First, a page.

Though he has not been gone long from MHS, Kyle still sees the differences from his time as a student. He sees a much more positive place.

He said the students are much more into “the whole high school experience” and there are many more clubs, including an LGBTQ club, with bigger memberships.

“I think they’re just pouring a lot more heart into it,” he said. “It’s nice to see the inclusivity with everybody.”

Hannah has also noticed much more school pride on campus. She noted the dramatic increase in the number of students, resulting in packed hallways. The current senior class is double the 300 in her graduating class.

When she was a student, the class had a goal of creating a garden of herbs and vegetables. That did not happen. By the time she had returned as teacher, the garden boxes were completed but not planted. She quickly put them to use. They both get a kick out working with staff members who taught them, including those who proved most impactful. Mahon is still Hannah’s mentor as he was for her sister Bri, but now he is a colleague.

Kyle said the MHS teacher who had the biggest influence on him, especially now as an instructor, was Kevin Piquette in theater tech.

“He trusted us with a lot of different things,” he said. “He gave you responsibilities, and you wanted to make him proud. I love theater tech and working with the drama kids.”

Hannah Norby in the kitchen
Chef Hannah Norby chops an apple in the high school kitchen. She is a 2016 MHS graduate. Photo by Kyle Norby

‘I SEE MYSELF IN A LOT OF MY KIDS’

Now, he enjoys giving his students opportunities to discover their talents because he recalls not quite knowing what he wanted to do for a career.

“it’s nice seeing the kids finding themselves,” he said. “I know at that age, I was kind of a slacker and I didn’t know what I was about. I see myself in a lot of my kids. I didn’t know I’d like graphic design or theater tech. I didn’t know I cared about sound design. It’s just giving kids a way to express themselves that they might not have thought about and just having that creative freedom to just have fun with it and make up assignments, find out stuff that’s fun as well as educational.”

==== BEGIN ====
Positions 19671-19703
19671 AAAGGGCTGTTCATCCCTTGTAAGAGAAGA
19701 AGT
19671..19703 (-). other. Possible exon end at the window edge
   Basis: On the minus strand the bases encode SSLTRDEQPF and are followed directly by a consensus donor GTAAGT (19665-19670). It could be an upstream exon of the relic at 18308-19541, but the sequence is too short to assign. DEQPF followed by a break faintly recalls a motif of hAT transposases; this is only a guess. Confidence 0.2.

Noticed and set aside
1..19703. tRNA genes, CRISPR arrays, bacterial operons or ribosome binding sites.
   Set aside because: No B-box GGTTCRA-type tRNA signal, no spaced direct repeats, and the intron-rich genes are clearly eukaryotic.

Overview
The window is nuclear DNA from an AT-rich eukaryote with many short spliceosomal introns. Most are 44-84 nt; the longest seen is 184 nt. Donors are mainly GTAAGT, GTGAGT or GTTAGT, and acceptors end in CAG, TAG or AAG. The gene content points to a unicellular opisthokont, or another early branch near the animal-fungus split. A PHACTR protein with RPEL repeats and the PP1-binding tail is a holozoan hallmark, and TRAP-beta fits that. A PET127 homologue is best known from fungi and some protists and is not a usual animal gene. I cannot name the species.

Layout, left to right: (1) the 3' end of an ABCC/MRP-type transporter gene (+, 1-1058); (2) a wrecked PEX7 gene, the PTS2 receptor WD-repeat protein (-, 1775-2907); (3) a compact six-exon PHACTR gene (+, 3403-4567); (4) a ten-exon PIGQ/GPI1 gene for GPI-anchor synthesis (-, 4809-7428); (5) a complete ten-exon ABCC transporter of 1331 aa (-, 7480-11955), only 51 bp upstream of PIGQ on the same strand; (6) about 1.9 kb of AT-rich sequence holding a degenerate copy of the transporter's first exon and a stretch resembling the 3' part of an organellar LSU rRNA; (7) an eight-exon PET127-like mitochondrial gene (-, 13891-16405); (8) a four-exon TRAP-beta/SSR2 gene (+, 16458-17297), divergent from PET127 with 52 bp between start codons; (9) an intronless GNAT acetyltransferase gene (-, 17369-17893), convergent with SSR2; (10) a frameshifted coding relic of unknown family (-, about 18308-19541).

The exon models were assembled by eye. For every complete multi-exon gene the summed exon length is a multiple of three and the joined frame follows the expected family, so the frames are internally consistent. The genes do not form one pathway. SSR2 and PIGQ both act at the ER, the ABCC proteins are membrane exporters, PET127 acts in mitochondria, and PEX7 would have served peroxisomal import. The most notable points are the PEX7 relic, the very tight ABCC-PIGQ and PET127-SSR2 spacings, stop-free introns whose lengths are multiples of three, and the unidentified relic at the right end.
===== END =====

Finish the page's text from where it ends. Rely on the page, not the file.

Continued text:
Hannah is a hands-on learner and a hands-on teacher. That helps connect with teens.

“They’re funny. They’re learning. They’re just at a weird time in life, but I think it’s an interesting time in life to be teaching them,” she said. “I really couldn’t teach little kids, but I love the teenagers. I just love the hands-on teaching. The kids take away so much more. They’re more engaged. They love it.”

For CTE classes, instructors teach the state standards and incorporate professional skills development, with required math and science thrown in. Though their classes are in very different areas, the Norbys want to set up their students to shine outside the classroom.

That means helping the culinary students to prepare meals for community members during special events. It means helping photography students have their work seen in the community, taking staff and senior photos and getting published.

“The main goal is to give them confidence to explore and be creative,” Kyle said. “A lot of that goes down to having people being able to see their name. That’s a big thing, especially for the first-year kids.”

It’s a matter of showing students the avenues available. The Norbys came back to Maricopa because they love Maricopa, not because they couldn’t make it out in the world. They want their students to understand their choices don’t have to be limited, either.

“It’s their responsibility to take these opportunities and go as far as they want with them,” Hannah Norby said.